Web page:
3 Cheap Stocks With Great Dividends
I can’t emphasize enough that a stock looks cheap because of how its price relates to its earnings, not because of how low its price per share is trading right now. In other words, investors should look at the multiple of a stock and compare the multiple with the company’s historical multiple to see if it’s priced cheaply.
|Ticker||Price||Yield||Industry||Market Cap||Debt to Capital|
|ENB||$59||3.2%||Oil & Gas Storage and Transportation||50.5B||60%|
Low oil prices have had less effect on Enbridge because it makes money as long as the demand exists for storage and transportation of oil and gas.
For Enbridge, it makes sense to use the price-to-cash flow ratio (P/CFL) to value the company because it generates a stable, increasing cash flow from its assets. With a P/CFL of 13.2, Enbridge is priced at a discount, with the estimated growth in the next few years in mind.
Because Enbridge is investing $40 billion throughout the next few years and has projects coming online, that cash flow is expected to increase, thereby supporting a growing dividend. Enbridge expects dividends to increase by a compounded annual growth rate of 14-16% in the next few years. The dividend growth should help Enbridge get to the $70 level in the next couple of years, while it starts you off with a 3.2% yield today.
Canadian Western Bank
Canadian Western Bank is my favourite bank today. Because of low oil price, its price is depressed. Even with 42% of loans in Alberta, the bank’s earnings per share has held its ground with a growth of 4% so far this year. After all, the bank has 33% loans in British Columbia and 15% in Ontario and the other eastern provinces.
The price depression results in a compelling opportunity for you. It is priced at a price-to-earnings ratio (P/E) of 10.5, while historically it has reached a multiple of 15. Even if it only reaches a P/E of 13.5, that still implies a price of $36-38 in the next couple of years, or capital gains of 28-36%.
The bank has increased dividends for 23 years in a row, and its most recent increase was in June, with an annualized increase of 10%.
Northwest Healthcare Properties REIT
After combining with its international counterpart, Northwest Healthcare has gone down in price. Perhaps the market doesn’t know how to value the company after the merge; perhaps the market is afraid of any interest rate hikes; or it could be a combination of both.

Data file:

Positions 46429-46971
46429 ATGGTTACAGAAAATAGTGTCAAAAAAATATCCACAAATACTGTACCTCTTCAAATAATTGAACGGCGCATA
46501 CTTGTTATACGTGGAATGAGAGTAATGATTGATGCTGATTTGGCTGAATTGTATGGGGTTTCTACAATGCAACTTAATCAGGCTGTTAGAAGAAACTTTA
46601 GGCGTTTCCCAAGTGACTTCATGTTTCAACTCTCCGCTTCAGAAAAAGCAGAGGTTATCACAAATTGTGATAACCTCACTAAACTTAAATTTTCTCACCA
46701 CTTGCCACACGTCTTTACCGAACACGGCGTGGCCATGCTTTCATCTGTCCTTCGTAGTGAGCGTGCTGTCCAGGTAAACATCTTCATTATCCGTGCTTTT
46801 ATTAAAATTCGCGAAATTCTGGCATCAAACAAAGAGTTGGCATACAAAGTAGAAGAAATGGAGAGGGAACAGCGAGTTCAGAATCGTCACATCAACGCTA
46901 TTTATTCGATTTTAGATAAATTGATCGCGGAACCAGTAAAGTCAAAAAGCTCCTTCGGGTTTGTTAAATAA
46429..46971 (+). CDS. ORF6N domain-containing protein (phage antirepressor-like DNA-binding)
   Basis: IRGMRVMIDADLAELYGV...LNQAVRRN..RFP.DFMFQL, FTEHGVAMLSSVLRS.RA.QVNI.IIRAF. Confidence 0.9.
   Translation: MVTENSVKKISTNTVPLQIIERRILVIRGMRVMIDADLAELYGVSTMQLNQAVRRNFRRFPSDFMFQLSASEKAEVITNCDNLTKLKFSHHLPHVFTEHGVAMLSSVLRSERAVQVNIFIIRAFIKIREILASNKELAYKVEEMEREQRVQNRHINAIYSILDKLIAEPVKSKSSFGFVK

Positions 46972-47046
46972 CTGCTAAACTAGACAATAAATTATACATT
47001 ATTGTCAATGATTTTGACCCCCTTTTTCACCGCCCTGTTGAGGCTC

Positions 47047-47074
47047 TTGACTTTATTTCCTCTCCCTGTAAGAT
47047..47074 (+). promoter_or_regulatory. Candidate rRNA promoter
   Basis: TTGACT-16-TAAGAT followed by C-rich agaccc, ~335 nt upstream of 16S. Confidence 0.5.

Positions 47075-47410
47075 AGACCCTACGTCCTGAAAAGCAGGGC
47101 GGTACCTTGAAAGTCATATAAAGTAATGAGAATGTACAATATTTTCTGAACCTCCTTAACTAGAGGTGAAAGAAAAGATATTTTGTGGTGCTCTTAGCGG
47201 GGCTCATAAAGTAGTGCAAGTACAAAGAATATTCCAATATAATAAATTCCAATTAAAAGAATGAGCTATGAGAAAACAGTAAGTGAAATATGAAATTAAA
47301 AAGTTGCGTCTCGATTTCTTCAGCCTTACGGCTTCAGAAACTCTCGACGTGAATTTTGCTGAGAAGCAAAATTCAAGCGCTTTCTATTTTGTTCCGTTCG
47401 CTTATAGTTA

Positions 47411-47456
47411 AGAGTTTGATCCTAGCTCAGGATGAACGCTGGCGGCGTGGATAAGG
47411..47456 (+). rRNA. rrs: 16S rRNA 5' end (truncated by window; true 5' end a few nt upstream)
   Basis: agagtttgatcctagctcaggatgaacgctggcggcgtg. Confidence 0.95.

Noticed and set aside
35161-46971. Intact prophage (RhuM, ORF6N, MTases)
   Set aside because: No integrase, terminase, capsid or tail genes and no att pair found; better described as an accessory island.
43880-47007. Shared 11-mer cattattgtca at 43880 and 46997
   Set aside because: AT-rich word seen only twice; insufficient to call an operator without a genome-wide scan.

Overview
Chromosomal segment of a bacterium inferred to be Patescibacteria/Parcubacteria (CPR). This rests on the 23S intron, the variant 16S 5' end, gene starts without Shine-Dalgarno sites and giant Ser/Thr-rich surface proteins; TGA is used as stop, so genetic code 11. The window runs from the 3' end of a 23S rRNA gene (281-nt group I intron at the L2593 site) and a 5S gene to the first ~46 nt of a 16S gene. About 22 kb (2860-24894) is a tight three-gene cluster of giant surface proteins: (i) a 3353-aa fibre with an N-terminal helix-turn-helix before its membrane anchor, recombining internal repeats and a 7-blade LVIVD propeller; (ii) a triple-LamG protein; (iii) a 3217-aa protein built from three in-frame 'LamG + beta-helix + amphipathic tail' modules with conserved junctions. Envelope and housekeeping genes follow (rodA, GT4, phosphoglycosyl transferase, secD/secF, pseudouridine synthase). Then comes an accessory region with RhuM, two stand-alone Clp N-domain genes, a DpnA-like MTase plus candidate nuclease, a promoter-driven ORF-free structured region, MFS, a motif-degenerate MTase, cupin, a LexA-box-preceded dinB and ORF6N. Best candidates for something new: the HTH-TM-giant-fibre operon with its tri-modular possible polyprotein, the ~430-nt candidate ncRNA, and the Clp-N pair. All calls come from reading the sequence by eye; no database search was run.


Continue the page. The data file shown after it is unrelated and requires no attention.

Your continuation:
The merge increased the diversification of the real estate investment trust. It now has about $2.4 billion in total assets. That is 122 properties with about 6.6 million square feet of gross leasable area.
In terms of net operating income (NOI), 60% is coming from Canada, 23% from Brazil, 10% from Australasia, and 7% from Germany. With an occupancy rate of close to 94%, its juicy yield of 10.2% looks safe. As well, 68% of NOI is coming from medical office buildings and 32% is coming from hospitals.
Historically, most of its yield consists of return of capital. That means you can defer the taxes on that portion by owning the shares in a non-registered account.
The price-to-funds-from-operations (P/FFO) ratio is used to value REITs. Today the shares are priced around a P/FFO of eight, while historically it has traded at a P/FFO of 11, indicating a price around $10.50 in the next couple of years, or capital gains of 35%.
In my opinion, all three companies offer great yields at great prices. You can start a diversified portfolio with these companies today.
Enbridge offers a safe 3.2% yield that’s growing around 14% per year in the next few years. Canadian Western’s shares are cheap compared with historical levels, and offers a safe 3.1% dividend with potential for double-digit gains. Finally, Northwest Healthcare’s shares are cheap with potential for double-digit gains as well as a double-digit income for the wait!
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Fool contributor Kay Ng owns shares of Enbridge, Canadian Western, and Northwest Healthcare.
I can?t emphasize enough that a stock looks cheap because of how its price relates to its earnings, not because of how low its price per share is trading right now. In other words, investors should look at the multiple of a stock and compare the multiple with the company?s historical multiple to see if it?s priced cheaply.
The companies that are cheap today include Enbridge Inc. (TSX:ENB)(NYSE:ENB), Canadian Western Bank (TSX:CWB), and Northwest Healthcare Properties REIT (TSX:NWH.UN).
Low oil prices have had less effect on Enbridge because it makes money as long as the demand exists for storage and transportation…